First, I want to test the data rate of a fibre-optic internet connection, but I understand that results are affected by the circumstances of the test, like number of hops between the CPE and the other end-node, time of day, etc, which ultimately impact the test results. Also, I need the most standard, universally accepted definition of bandwidth capacity of an internet connection to ensure that the test is performed and measures the most formal correct way possible, to make sure the test pass scrutiny.

Second, I must make a report with the results. So I need to refer to the definition in the literature. Therefore the question is simple, what is the most universally accepted definition of the term ‘bandwidth capacity’ of an internet connection? Please also include a reference from relevant litterature that you recommend for the purpose.

1 Answer 1


There are two aspects for bandwidth:

  1. The link speed as indicated by the interface presents the upper limit of what that interface can transport.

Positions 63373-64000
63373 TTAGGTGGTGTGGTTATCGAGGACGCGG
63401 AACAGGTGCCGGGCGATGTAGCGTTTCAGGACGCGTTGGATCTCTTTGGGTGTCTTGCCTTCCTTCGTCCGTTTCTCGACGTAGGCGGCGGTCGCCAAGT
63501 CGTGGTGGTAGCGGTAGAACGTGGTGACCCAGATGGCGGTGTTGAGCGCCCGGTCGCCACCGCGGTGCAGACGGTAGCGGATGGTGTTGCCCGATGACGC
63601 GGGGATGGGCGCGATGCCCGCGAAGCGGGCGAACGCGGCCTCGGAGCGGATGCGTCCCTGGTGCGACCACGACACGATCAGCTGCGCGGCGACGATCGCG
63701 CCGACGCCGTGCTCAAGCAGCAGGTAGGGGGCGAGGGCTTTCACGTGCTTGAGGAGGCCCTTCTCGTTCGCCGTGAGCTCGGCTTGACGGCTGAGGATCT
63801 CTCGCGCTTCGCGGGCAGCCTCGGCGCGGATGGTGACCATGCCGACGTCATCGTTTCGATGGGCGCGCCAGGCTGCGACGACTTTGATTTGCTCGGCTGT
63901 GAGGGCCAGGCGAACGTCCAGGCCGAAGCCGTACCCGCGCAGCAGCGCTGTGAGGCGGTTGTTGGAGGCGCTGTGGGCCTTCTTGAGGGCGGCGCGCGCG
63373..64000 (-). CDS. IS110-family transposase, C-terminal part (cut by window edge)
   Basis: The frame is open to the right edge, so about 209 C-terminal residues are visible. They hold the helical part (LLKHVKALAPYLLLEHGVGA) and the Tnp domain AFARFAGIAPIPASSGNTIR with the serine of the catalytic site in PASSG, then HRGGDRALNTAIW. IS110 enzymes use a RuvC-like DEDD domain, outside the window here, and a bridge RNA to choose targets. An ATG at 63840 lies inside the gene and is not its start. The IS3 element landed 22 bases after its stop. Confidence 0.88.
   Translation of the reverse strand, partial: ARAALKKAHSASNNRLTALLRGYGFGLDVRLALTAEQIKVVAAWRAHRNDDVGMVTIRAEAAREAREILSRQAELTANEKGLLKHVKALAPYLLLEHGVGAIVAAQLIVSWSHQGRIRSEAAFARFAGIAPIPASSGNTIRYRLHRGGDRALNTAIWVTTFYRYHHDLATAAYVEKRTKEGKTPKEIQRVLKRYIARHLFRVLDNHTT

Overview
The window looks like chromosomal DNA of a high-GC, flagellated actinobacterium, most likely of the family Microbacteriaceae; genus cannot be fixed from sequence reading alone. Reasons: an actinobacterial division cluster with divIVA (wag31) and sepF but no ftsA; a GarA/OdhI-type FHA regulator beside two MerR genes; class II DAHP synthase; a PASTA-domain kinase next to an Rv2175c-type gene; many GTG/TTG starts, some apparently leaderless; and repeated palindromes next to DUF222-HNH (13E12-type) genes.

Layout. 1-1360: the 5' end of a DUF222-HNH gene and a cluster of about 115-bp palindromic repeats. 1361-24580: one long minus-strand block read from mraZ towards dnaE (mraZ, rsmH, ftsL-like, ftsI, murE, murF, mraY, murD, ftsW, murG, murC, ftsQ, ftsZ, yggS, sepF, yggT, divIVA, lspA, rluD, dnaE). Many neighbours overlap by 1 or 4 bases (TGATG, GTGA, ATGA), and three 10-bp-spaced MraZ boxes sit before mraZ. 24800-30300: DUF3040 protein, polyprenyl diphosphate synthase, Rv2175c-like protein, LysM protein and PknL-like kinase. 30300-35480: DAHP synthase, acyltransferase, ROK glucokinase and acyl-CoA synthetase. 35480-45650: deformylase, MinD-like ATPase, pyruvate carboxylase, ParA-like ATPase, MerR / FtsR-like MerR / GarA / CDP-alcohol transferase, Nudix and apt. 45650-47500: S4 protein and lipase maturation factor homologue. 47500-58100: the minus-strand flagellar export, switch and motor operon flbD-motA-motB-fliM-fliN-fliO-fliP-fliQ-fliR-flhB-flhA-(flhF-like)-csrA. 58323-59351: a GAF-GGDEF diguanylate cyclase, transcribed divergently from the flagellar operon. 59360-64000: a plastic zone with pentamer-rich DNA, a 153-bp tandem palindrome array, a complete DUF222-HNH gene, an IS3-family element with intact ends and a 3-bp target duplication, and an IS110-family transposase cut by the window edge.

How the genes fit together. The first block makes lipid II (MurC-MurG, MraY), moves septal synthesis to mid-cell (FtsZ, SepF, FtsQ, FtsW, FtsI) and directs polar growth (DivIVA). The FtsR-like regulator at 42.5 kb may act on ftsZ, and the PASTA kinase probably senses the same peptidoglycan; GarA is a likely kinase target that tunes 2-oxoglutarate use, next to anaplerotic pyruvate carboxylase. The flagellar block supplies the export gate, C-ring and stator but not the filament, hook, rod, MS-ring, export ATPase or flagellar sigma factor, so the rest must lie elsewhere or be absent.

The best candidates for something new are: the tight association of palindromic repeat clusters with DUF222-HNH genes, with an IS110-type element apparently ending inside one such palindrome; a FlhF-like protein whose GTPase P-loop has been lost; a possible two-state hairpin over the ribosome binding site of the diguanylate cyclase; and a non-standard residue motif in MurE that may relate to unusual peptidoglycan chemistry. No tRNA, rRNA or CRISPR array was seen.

2. The practical throughput (maximum capacity) you can achieve using that interface. This is much harder to determine and there is no generally accepted method for measuring.

High-speed Internet uplinks beyond 100 Mbit/s often reach their maximum capacity only with multiple flows from different servers. Many servers have limited uplinks with 100 Mbit/s or 1 Gbit/s and can't provide faster flows than that. So, unless you know a server's uplink capacity and its current spare capacity you can't be sure which bottleneck limits a certain flow from/to a server at hand. Potential bottlenecks include: your uplink, access ISP infrastructure (provisioning), access ISP peering, server ISP peering, server uplink, server capacity, and anything between access ISP and server/hosting ISP including congestion anywhere on the path.

Often, smaller ISPs document their peering capacities so you can scale your throughput expectations for your most important flows. Larger ISPs are expected to have sufficient capacities for at least gigabit speeds. In any case should you define your expectations in a mutual service-level agreement and not rent an uplink because of its low price and then expect performance that wasn't guaranteed.

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